Ionotropic glutamate receptors mediate most rapid excitatory synaptic transmission in the mammalian central nervous system. These receptors are divided into α-amino-3-hydroxy-5-methyl-4-isoxazole propionate (AMPA), kainate, and N-methyl-D-aspartate receptors based on pharmacological and electrophysiological characteristics. Ionotropic receptor subunits are integral membrane proteins that have been proposed to have a large extracellular ligand-binding N-terminal domain, four hydrophobic transmembrane domains, and an extracellular C-terminal domain. In this study we have shown that both AMPA receptor subunits (GluR1-4) and kainate receptor subunits (GluR6/7) are glycosylated in adult rat brain; however, the kainate receptor subunits are glycosylated to a greater extent. Examination of the sequences of AMPA and kainate receptors revealed that kainate receptors have several additional consensus sites for N-linked glycosylation; interestingly, one of these is located in the proposed major intracellular loop of the receptor subunits. To test the proposed transmembrane topology model for these receptors, we have used site-specific mutagenesis of the GluR6 subunit to remove the consensus glycosylation site located within the proposed intracellular loop. Mutagenesis of this site demonstrates that it is glycosylated in transiently transfected human embryonic kidney cells, which express functional kainate receptors. Since N-linked glycosylation has only been found to occur on extracellular domains of plasma membrane proteins, these results suggest that the proposed transmembrane topology model for the glutamate receptor subunits is incorrect. Combining these results with other recent data, we have proposed an alternative transmembrane topology model.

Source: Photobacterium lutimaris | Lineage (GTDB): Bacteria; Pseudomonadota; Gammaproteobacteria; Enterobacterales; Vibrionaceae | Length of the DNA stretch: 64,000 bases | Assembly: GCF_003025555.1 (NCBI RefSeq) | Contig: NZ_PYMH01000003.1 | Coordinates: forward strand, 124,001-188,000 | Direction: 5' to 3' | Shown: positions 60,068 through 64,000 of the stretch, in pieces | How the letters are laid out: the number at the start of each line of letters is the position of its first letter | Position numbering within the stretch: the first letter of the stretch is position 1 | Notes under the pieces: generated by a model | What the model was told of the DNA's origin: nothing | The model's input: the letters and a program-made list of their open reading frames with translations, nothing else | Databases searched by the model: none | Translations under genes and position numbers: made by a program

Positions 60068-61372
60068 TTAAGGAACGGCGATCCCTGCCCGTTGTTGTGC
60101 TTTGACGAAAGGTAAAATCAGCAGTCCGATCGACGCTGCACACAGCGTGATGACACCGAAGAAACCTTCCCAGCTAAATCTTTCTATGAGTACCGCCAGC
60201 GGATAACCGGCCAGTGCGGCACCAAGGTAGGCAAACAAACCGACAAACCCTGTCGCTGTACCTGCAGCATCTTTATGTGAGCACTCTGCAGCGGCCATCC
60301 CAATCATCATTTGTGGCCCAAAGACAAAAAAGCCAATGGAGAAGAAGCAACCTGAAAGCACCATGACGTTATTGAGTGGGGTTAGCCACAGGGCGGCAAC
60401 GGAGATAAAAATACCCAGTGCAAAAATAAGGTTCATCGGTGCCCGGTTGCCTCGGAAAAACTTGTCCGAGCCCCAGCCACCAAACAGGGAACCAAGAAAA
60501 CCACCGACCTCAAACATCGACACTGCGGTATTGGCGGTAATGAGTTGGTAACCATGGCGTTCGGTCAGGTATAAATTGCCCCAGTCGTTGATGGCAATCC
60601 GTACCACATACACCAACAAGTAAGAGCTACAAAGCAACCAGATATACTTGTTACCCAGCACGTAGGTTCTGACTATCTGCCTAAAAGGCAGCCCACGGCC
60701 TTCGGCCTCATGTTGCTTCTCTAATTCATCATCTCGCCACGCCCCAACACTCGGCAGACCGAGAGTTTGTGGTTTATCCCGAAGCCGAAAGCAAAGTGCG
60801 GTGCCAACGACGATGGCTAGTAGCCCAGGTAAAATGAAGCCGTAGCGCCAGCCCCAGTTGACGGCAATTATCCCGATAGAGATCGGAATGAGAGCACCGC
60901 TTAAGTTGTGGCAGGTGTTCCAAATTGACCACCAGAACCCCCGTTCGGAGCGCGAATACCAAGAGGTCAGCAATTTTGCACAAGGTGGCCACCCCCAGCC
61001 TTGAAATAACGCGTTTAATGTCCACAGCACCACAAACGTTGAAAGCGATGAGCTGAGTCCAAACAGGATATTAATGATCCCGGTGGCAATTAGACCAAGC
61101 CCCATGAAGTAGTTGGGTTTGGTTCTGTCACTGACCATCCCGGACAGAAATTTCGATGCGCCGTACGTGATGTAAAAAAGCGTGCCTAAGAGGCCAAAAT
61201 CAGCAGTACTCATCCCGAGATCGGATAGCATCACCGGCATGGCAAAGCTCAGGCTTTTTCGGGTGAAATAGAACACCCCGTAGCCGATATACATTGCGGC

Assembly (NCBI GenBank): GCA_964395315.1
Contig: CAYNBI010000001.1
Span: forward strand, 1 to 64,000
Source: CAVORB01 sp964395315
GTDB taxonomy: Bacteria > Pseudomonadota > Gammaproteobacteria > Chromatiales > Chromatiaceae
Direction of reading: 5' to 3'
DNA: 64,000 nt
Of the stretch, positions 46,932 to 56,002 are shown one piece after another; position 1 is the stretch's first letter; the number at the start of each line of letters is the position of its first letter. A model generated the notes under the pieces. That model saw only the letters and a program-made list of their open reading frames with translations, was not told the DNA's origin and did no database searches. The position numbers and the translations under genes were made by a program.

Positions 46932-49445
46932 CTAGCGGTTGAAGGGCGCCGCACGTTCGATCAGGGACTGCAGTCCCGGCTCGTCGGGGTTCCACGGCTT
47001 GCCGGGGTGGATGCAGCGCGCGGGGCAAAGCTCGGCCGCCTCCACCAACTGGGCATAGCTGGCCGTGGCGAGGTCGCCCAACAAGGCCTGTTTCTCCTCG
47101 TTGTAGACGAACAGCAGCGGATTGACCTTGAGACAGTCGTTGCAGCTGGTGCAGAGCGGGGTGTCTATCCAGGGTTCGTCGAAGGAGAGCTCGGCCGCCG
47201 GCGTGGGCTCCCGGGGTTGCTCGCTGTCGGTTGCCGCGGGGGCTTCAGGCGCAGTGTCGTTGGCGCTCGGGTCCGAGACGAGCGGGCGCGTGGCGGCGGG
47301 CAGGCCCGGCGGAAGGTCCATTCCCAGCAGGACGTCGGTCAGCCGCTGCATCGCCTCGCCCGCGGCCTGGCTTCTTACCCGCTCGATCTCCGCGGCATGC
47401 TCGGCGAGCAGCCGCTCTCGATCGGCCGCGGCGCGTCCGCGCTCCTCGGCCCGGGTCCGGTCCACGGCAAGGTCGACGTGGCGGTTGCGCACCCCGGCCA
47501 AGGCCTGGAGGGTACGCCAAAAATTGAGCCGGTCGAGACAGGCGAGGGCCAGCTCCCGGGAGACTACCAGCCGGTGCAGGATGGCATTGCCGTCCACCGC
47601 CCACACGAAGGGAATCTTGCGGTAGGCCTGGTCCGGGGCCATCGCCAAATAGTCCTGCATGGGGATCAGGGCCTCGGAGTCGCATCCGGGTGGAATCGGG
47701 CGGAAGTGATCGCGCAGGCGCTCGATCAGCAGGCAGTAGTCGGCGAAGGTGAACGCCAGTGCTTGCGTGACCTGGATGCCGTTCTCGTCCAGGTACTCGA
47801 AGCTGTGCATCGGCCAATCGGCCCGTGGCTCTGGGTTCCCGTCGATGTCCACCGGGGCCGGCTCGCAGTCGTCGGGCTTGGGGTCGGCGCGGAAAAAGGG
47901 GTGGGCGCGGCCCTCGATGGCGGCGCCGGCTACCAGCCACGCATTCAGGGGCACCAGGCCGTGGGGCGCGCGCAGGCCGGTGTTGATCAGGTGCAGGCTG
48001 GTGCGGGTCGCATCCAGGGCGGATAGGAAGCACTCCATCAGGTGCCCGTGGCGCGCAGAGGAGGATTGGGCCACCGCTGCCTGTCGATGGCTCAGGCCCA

|Original language||English (US)|
|Number of pages||4|
|Journal||Journal of Biological Chemistry|
|State||Published - Apr 22 1994|
ASJC Scopus subject areas
- Molecular Biology
- Cell Biology